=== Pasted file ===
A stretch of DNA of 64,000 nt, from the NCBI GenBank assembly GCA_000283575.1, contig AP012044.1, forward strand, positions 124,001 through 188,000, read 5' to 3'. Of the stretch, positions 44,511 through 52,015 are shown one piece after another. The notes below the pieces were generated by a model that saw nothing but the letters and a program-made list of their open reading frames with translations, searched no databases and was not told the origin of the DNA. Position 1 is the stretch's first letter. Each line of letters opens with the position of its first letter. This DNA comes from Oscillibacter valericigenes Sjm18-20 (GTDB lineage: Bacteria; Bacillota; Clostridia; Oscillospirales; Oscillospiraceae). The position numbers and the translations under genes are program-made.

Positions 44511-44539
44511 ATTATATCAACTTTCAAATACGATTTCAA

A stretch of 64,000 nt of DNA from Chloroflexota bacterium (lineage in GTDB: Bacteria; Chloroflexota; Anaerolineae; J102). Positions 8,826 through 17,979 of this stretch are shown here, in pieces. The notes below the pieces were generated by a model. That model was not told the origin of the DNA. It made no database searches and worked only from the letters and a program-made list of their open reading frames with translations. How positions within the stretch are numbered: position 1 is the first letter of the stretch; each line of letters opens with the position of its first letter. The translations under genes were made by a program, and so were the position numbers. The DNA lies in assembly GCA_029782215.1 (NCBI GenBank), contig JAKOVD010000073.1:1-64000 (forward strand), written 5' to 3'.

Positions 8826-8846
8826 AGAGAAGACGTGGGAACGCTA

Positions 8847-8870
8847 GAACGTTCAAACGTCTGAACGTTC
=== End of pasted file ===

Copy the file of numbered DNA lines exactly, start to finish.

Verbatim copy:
A stretch of DNA of 64,000 nt, from the NCBI GenBank assembly GCA_000283575.1, contig AP012044.1, forward strand, positions 124,001 through 188,000, read 5' to 3'. Of the stretch, positions 44,511 through 52,015 are shown one piece after another. The notes below the pieces were generated by a model that saw nothing but the letters and a program-made list of their open reading frames with translations, searched no databases and was not told the origin of the DNA. Position 1 is the stretch's first letter. Each line of letters opens with the position of its first letter. This DNA comes from Oscillibacter valericigenes Sjm18-20 (GTDB lineage: Bacteria; Bacillota; Clostridia; Oscillospirales; Oscillospiraceae). The position numbers and the translations under genes are program-made.

Positions 44511-44539
44511 ATTATATCAACTTTCAAATACGATTTCAA

A stretch of 64,000 nt of DNA from Chloroflexota bacterium (lineage in GTDB: Bacteria; Chloroflexota; Anaerolineae; J102). Positions 8,826 through 17,979 of this stretch are shown here, in pieces. The notes below the pieces were generated by a model. That model was not told the origin of the DNA. It made no database searches and worked only from the letters and a program-made list of their open reading frames with translations. How positions within the stretch are numbered: position 1 is the first letter of the stretch; each line of letters opens with the position of its first letter. The translations under genes were made by a program, and so were the position numbers. The DNA lies in assembly GCA_029782215.1 (NCBI GenBank), contig JAKOVD010000073.1:1-64000 (forward strand), written 5' to 3'.

Positions 8826-8846
8826 AGAGAAGACGTGGGAACGCTA

Positions 8847-8870
8847 GAACGTTCAAACGTCTGAACGTTC